Shingles (Herpes Zoster)
Shingles is a painful condition that usually presents as a localized rash with blisters and burning on one side of the face or body. It commonly presents after the age of 50, although people of all ages can be affected. Shingles is caused by a re-activation of the chicken pox virus which is acquired during childhood. After recovering from chicken pox, the virus resides in the spinal cord and can become reactivated as “shingles” later in life. Risk factors for shingles include: age greater than 50 years, stress, illness and a compromised immune system. Signs and symptoms associated with shingles include:
- Pain, burning, and irritation of the skin localized to one side of the body or face
- A rash that appears shortly after the pain
- Grouped blisters or vesicles within the rash that can weep or crust
- Occasionally, people can have pain and burning without developing a rash
Shingles can be contagious and may cause chicken pox in someone who has not been vaccinated or has not had chicken pox (although most people today receive the chicken pox vaccine during childhood). It’s important to avoid direct contact with skin lesions for anyone who has not had chicken pox or has not been vaccinated. However, shingles is not contagious to someone who has already had chickenpox (or has been vaccinated) and contact does not increase the risk of developing shingles in those individuals.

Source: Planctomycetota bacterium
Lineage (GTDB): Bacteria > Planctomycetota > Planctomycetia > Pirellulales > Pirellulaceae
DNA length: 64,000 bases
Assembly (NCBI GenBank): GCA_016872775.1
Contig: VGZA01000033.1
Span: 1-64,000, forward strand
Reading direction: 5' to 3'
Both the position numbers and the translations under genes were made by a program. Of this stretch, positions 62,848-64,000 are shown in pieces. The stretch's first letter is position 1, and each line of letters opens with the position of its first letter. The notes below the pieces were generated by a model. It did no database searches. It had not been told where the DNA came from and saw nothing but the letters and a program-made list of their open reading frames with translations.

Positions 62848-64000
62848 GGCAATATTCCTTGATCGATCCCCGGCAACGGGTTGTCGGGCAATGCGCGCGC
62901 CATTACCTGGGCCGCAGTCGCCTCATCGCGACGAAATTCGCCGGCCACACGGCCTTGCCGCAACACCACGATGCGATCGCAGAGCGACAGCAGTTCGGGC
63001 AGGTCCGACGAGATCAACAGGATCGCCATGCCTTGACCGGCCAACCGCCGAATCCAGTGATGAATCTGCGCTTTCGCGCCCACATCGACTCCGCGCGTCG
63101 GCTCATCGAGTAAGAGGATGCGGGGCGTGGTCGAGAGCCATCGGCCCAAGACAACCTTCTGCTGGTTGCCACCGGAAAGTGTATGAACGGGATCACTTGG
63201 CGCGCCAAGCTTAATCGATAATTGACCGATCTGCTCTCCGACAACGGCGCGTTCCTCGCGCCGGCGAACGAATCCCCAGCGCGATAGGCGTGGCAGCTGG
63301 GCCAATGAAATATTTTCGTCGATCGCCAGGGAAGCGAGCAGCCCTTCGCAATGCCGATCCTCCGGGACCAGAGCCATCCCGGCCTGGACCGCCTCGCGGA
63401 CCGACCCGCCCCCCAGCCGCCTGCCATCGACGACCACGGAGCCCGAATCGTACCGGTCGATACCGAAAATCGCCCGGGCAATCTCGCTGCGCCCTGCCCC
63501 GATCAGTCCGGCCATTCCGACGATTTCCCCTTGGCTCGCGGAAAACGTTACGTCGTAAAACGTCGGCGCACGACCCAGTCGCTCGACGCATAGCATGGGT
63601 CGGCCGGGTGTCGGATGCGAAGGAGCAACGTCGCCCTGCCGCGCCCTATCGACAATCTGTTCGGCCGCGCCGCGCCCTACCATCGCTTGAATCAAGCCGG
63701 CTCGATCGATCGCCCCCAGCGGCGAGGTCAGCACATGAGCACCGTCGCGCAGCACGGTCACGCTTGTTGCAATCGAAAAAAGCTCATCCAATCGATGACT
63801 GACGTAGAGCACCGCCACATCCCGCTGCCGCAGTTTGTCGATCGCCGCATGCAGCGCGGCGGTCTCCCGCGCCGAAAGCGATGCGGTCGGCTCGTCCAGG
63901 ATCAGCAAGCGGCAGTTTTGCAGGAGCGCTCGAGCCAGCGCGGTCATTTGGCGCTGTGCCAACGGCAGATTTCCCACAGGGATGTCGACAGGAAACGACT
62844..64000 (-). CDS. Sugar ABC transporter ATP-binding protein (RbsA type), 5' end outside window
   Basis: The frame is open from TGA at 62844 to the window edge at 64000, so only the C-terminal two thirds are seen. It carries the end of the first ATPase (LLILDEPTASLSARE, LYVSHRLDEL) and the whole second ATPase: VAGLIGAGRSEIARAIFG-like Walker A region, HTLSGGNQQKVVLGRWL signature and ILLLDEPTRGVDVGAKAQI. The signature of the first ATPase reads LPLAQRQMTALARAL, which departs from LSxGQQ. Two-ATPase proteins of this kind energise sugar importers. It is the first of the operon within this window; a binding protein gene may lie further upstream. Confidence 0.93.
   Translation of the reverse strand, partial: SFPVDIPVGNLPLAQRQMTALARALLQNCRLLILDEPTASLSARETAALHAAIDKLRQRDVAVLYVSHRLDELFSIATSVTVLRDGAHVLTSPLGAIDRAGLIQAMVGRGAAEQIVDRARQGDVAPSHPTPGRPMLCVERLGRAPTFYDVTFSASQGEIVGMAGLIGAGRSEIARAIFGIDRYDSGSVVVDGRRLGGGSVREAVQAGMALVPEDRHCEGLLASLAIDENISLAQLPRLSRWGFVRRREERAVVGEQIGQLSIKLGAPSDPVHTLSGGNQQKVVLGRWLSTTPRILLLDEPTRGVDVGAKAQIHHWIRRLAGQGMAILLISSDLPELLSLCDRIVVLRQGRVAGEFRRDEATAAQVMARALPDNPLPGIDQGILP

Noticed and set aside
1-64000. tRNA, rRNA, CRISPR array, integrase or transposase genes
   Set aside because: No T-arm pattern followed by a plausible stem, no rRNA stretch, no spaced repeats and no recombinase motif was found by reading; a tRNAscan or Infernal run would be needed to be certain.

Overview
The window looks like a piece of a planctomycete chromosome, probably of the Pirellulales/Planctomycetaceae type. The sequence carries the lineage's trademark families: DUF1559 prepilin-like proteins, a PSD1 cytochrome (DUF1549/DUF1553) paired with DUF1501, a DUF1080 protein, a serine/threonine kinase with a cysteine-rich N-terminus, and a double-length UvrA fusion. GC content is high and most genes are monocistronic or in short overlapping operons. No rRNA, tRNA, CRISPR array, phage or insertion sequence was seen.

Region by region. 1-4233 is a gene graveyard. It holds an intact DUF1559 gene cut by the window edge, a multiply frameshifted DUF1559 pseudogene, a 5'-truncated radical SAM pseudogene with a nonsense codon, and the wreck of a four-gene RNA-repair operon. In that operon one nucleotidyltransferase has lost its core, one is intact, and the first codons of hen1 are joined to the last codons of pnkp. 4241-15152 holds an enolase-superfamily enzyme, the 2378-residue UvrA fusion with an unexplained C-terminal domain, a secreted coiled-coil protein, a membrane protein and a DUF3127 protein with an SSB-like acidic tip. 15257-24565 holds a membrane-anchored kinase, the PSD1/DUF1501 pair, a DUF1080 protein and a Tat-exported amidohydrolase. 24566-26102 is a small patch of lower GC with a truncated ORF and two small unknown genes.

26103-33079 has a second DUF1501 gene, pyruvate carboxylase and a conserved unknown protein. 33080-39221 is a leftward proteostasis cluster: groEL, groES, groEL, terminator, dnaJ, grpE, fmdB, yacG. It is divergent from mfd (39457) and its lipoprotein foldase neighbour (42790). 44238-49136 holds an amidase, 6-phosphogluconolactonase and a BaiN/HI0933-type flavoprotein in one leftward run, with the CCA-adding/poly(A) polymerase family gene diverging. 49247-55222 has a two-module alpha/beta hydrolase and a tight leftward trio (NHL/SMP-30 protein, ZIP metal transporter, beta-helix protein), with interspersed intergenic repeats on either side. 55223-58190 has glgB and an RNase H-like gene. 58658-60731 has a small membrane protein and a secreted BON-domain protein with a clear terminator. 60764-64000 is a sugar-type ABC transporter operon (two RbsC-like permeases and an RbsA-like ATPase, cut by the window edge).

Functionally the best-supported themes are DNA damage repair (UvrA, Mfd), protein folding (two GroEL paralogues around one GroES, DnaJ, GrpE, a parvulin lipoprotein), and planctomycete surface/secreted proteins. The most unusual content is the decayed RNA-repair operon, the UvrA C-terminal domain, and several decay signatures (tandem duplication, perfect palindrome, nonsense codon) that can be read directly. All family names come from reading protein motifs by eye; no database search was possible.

Shingles is generally a self-limited condition and most patients recover within 2 to 3 weeks without any problems. Up to 15% of patients (usually after the age of 50) may develop “post-herpetic neuralgia,” which is pain and burning that can persist after improvement of the rash. Diagnosis and early treatment of shingles helps accelerate the healing process and minimizes the risk of post-herpetic neuralgia. Treatment consists of antiviral medications which help suppress the virus, and medications to help control the pain and irritation of the nerves. Early detection and treatment is critical in reducing the risk and severity of post-herpetic neuralgia. If you develop any symptoms that are consistent with shingles, it’s best to contact a dermatologist for evaluation and treatment. Our physician can help guide you in the right direction in the event of any concerns.
Contact our office today at 817-427-3376 to learn more about Shingles (Herpes Zoster) or to make an appointment with Dr. Aboutalebi.